Peter Eötvös not only embraces the new in music, he contributes to it, with distinction. I had the pleasure of reviewing his recent Alhambra, written for Isabelle Faust, when it received its UK premiere at the Proms. I direct you to that critique (link below) for some background. Suffice to say that it was good to hear Alhambra again so soon.
The violinist opens with an arresting gesture, by turns whimsical and acerbic, and when the orchestra joins the travelogue aspect of the score is plain enough, spiced with vibrant colour, teasing incident and second-by-second unpredictably, song and dance being two other aspects (if not the sort you join in with), and Alhambra might also be heard as a ‘concerto for orchestra’ (not so much large as chameleon-like), such is the variety (baritone saxophone, shiny metal percussion, mandolin, the latter in close attendance to the soloist) of the scoring. Faust (once again) gave a wizard account, closing with twilight reflection, backed to the hilt by the Berliners (beautifully clear sound) and the composer in music that surprises and delights in equal measure. So too Faust’s encore, one of George Rochberg’s Caprice Variations (1970).
Interval time; and following it, Iannis Xenakis’s Shaar, an extravaganza for string orchestra (1983) – the specific requirement being 220.127.116.11.8. Think of every timbre strings can produce, and every technique needed to realise them – then think further – and you have Shaar, a lava-flow of sonic ideas, whether fast and rhythmic, buzzing textures, intense declamation, vicious attacks, extreme dynamics (not least the soft to loud of the final chord), glissandos going to the stratospheres, bass resounding from Deep Earth... whatever Penderecki extended during his heyday, Xenakis went further, and these fifteen minutes were compelling as well as nerve-twanging; fabulously well-rehearsed.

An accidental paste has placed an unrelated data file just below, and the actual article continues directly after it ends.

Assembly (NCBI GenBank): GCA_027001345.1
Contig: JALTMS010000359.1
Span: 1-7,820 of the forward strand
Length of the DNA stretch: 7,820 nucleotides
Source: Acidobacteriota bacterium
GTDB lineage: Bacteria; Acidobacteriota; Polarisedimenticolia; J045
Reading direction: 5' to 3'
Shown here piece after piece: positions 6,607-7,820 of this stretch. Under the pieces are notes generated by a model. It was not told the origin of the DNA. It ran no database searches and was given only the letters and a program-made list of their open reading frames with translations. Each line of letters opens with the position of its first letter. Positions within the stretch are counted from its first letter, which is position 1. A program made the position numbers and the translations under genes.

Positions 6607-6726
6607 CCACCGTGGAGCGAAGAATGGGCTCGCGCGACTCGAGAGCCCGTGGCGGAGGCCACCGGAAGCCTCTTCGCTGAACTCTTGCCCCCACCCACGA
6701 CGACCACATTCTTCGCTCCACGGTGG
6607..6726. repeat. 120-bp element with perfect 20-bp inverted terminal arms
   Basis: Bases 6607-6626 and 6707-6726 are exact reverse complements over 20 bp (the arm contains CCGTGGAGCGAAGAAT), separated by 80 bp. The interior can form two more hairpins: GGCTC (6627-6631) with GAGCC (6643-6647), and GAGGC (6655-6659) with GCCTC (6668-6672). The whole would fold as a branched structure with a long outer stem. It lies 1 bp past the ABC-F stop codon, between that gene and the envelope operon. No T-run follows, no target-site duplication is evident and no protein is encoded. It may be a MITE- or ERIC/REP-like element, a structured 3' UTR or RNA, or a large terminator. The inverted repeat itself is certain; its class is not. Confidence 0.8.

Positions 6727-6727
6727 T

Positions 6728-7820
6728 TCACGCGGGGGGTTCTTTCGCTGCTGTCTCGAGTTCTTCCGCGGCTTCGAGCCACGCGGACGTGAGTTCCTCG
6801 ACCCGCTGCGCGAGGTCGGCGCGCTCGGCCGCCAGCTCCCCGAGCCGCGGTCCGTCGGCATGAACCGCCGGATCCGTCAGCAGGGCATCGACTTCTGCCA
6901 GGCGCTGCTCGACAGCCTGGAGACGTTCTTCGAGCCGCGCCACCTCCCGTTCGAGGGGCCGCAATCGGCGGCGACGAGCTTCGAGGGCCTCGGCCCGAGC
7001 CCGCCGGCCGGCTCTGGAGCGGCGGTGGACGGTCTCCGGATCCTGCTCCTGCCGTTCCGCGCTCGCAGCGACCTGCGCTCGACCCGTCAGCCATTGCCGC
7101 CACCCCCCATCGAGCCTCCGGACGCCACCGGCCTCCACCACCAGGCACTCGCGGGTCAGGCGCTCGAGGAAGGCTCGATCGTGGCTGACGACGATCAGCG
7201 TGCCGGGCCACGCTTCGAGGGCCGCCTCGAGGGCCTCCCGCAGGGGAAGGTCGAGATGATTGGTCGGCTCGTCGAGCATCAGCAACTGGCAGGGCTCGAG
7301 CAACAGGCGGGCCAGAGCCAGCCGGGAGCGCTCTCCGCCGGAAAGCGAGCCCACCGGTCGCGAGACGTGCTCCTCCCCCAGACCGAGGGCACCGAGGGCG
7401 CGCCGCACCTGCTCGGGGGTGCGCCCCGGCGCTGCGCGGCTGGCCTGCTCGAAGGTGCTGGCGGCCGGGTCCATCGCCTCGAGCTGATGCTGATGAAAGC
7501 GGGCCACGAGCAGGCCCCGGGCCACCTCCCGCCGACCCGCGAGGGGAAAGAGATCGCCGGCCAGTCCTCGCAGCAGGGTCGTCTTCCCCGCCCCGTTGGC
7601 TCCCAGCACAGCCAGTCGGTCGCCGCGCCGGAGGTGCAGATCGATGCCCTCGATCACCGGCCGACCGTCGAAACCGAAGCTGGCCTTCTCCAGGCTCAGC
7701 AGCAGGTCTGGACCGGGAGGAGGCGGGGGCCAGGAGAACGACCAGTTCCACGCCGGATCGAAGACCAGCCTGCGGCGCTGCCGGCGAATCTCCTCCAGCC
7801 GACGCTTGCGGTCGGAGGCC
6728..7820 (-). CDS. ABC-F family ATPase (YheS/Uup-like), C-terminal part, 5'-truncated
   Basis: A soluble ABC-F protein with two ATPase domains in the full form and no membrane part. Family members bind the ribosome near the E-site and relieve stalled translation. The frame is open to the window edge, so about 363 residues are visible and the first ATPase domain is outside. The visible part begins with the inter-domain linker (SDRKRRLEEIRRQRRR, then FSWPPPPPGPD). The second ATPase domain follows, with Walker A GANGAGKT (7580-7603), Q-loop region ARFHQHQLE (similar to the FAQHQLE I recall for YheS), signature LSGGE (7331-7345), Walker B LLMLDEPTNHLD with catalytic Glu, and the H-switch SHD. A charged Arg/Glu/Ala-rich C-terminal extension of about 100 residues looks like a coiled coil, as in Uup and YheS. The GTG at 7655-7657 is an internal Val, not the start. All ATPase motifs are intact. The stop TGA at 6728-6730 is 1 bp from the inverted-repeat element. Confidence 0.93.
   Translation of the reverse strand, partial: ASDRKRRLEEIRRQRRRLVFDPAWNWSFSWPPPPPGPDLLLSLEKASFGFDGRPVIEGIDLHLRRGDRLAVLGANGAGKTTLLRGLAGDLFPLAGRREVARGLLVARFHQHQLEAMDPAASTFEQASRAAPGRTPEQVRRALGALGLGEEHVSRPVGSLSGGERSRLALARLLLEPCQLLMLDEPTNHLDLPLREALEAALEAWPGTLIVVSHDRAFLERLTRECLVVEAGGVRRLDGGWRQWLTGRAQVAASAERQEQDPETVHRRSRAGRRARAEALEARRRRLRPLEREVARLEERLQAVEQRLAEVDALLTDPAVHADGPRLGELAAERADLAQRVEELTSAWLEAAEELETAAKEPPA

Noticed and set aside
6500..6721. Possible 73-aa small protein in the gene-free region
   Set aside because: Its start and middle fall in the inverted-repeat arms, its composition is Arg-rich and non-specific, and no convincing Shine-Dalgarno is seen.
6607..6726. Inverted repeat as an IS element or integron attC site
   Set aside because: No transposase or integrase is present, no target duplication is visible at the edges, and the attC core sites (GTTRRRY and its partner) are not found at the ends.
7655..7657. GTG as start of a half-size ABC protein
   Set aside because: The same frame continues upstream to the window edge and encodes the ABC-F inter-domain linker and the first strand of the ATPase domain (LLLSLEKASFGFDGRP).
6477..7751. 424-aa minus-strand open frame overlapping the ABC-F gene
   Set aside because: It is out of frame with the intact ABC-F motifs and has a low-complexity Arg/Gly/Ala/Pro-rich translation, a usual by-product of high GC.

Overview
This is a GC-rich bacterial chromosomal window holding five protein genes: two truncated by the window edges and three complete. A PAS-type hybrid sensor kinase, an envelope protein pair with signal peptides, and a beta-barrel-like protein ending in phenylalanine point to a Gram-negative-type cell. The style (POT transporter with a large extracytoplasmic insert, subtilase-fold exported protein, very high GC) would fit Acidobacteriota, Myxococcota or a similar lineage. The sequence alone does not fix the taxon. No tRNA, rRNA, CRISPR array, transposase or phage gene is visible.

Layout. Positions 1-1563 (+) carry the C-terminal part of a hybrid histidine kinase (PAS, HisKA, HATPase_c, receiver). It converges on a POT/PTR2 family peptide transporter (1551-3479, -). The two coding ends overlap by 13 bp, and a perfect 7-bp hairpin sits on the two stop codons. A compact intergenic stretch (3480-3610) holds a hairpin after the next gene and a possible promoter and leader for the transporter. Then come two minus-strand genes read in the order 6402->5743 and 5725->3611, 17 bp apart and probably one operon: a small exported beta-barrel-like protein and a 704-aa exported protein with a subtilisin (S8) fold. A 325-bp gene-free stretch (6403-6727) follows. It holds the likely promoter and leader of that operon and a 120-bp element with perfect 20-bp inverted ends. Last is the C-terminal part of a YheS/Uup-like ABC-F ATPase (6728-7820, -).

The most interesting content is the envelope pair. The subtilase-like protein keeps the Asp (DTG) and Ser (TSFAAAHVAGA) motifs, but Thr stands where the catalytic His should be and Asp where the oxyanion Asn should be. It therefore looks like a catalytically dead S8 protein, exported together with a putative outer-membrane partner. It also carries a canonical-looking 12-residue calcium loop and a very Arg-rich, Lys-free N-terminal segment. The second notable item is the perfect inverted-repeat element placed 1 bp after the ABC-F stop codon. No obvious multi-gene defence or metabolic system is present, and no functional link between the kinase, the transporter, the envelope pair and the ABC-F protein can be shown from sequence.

Add in the rest of the Philharmoniker (the platform now packed to the gunnels) for my second Amériques in two days. Following Alan Gilbert in Hamburg (link below), Eötvös and the Berliners also served up an aural feast of Edgard Varèse’s American soundscape, this time in its original incarnation, completed in 1921 – witness off-stage brass (later removed), contrabass clarinet (dropped) and steals from Schoenberg and Stravinsky (crossed through). With his Boulez-like gestures, classically precise, Eötvös and the ultra-responsive Berliners delivered an account that caught the music’s eerie mystery and jungle wildness, ending as an uncompromising powerhouse, a panorama of urban decay ... whatever the decibels and the complexity, everything was lucid, a testimony to dedicated and fastidious study, preparation and execution.